Northern Ireland

Newspaper review: Virtual reality border and mistaken identities

Mirror Image copyright Mirror

A digital Irish border, mental health issues, the future of Mike Nesbitt and more violence linked to a loyalist feud make the front pages on Thursday.

"Now the border's a virtual reality" is the Belfast Telegraph's front page headline.

It says there are plans for a post-Brexit digital border, with high-tech equipment ensuring there would be no checkpoints.

Sinn Féin describe Brexit Secretary David Davis' proposal as "laughable".

However, the DUP's Jeffrey Donaldson accuses Sinn Féin of acting like "doom and gloom merchants".

Staying on political matters, the News Letter leads with veteran Ulster Unionist Samuel Gardiner's prediction that party leader Mike Nesbitt could disappear from Northern Ireland politics and "he may drag the once great Ulster Unionist Party with him".

Mr Gardiner describes Mr Nesbitt's statement about transferring votes to the SDLP as "political suicide".

The former MLA says it looks like a single unionist party could now emerge.

Meanwhile, the front page of the Irish News features a plea for Northern Ireland's politicians to take mental health issues more seriously.

Hester Glenn's son Jack remains missing six weeks after going into the River Foyle.

Mrs Glenn, who works as a carer, says she does not feel there is enough help available for young people with mental health issues or depression.

"Politicians need to sit down and take mental health more seriously," she says.

Hammer and baseball bat attack

The Mirror leads with an attack on a man in a bar in Doagh, County Antrim, on Wednesday night.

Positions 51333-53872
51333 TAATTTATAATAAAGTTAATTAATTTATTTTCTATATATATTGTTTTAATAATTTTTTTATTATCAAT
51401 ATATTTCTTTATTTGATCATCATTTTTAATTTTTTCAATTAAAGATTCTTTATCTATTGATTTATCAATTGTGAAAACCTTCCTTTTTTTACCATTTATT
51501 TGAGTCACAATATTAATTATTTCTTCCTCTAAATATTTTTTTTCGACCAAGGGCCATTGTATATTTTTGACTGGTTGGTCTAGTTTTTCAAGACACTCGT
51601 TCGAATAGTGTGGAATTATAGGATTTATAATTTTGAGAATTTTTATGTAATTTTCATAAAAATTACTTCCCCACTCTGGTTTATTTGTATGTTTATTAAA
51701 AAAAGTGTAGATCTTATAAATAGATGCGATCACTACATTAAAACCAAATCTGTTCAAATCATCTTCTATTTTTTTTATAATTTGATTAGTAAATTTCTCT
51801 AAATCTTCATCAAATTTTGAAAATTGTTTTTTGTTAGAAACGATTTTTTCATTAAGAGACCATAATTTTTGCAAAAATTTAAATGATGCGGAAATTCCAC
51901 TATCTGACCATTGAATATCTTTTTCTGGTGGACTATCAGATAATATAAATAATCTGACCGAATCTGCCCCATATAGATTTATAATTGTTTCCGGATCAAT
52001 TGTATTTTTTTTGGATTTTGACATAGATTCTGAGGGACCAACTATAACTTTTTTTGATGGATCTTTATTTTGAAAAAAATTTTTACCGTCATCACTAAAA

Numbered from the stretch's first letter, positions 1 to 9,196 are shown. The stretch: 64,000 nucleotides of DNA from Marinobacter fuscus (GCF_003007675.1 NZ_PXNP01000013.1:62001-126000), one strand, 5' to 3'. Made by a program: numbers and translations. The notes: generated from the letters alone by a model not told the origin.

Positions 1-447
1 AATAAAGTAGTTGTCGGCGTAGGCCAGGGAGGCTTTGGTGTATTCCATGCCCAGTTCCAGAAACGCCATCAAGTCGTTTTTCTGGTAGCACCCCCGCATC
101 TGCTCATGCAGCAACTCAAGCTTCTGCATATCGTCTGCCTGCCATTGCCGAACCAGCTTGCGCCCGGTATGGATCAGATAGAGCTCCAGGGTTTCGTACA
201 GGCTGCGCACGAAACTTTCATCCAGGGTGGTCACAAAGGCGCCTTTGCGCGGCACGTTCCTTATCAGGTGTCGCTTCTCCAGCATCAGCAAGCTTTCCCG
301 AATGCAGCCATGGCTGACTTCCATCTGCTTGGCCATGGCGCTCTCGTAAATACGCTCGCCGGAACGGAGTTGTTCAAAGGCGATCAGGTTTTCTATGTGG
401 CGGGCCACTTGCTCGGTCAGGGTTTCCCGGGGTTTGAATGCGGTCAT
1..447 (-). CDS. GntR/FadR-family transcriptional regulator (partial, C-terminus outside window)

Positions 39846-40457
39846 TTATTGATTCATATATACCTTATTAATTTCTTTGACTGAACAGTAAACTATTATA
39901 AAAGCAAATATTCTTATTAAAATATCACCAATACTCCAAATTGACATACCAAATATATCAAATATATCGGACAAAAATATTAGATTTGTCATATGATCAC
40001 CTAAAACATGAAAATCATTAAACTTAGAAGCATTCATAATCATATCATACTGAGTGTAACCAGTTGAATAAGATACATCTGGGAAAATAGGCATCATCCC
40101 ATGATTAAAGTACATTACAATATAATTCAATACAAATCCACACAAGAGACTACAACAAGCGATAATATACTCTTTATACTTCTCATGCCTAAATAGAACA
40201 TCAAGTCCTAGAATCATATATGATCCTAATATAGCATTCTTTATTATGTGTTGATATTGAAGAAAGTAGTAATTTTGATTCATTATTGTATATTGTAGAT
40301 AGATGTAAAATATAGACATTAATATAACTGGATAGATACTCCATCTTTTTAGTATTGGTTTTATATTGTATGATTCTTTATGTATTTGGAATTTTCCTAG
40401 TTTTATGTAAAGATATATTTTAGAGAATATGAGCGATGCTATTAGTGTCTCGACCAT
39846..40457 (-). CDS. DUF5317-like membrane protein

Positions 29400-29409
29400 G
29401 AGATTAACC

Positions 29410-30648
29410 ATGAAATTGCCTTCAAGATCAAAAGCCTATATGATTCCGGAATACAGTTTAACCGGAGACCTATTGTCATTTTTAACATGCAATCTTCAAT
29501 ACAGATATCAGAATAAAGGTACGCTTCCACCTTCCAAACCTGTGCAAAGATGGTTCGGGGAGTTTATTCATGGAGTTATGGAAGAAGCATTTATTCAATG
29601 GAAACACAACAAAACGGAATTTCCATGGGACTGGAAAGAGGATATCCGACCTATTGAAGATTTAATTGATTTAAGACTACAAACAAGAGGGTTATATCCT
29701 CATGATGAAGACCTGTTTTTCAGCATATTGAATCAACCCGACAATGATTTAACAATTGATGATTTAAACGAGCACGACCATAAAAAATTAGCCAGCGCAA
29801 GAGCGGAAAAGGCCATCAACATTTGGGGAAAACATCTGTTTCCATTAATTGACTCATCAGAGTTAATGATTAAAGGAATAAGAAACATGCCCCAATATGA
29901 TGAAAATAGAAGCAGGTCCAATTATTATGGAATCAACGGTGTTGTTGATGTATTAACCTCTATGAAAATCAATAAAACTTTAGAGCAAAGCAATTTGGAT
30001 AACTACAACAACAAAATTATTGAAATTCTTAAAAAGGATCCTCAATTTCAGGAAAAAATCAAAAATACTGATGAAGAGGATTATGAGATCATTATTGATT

It says four men walked into the pub armed with baseball bats and hammers and attacked the victim.

The attack is believed to be linked to a loyalist feud in Carrickfergus in which 44-year-old Geordie Gilmore was shot dead.

Inside, the News Letter, Irish News and Belfast Telegraph all have the story of a Fermanagh mother's outrage after her son's school put her son "into isolation" due to his haircut.

Image copyright Susan Miskimmin
Image caption Henry Miskimmin had his hair cut on Thursday evening and says he was in isolation on Friday and Monday

Sandra Miskimmin says her son Henry was punished by Enniskillen Royal Grammar School after getting what she described as a "short, back and sides".

Mrs Miskimmin took to social media in protest and asked: "Do you think my son's hair is too short?"

She accuses the school of a "1900s style approach" and says she has received dozens of messages of support.

The school says it is an internal matter and is being dealt with.

Billy's long walk

The start of courageous Castlederg boy Billy Caldwell's 150-mile walk to fund vital treatment in America is marked in The Irish News.

Last month, Billy returned from Los Angeles after six months of cannabis oil treatment to control his life-threatening epilepsy seizures.

"He's in really high spirits and the response from people on the route has been really good," his mum Charlotte tells the paper.

Meanwhile, the News Letter says unionists have branded projected costs for an Irish language act as "absurd"

Conradh na Gaeilge says the cost would be £19m for the five-year introductory phase.

However, the DUP's Nelson McCausland tells the paper the figure is completely unrealistic.

'I will find you'

Finally, it seems that some of Northern Ireland's actors are often the victims of mistaken identity.

Adrian Dunbar tells the Belfast Telegraph he was constantly mistaken for Liam Neeson - being greeted in the street as Mr Neeson or just Liam - until his new found-fame from starring in the TV series Line of Duty.

Image caption Separated at birth? Could Liam Neeson really be mistaken for Fidel Castro?

Rather more bizarrely, the paper says that, in the past, Neeson was frequently mistaken for Cuban leader Fidel Castro.

Be warned, if you make that comparison he will look for you, he will find you and he will ask you how you could mistake a Ballymena man for a cigar-chomping Latin American revolutionary.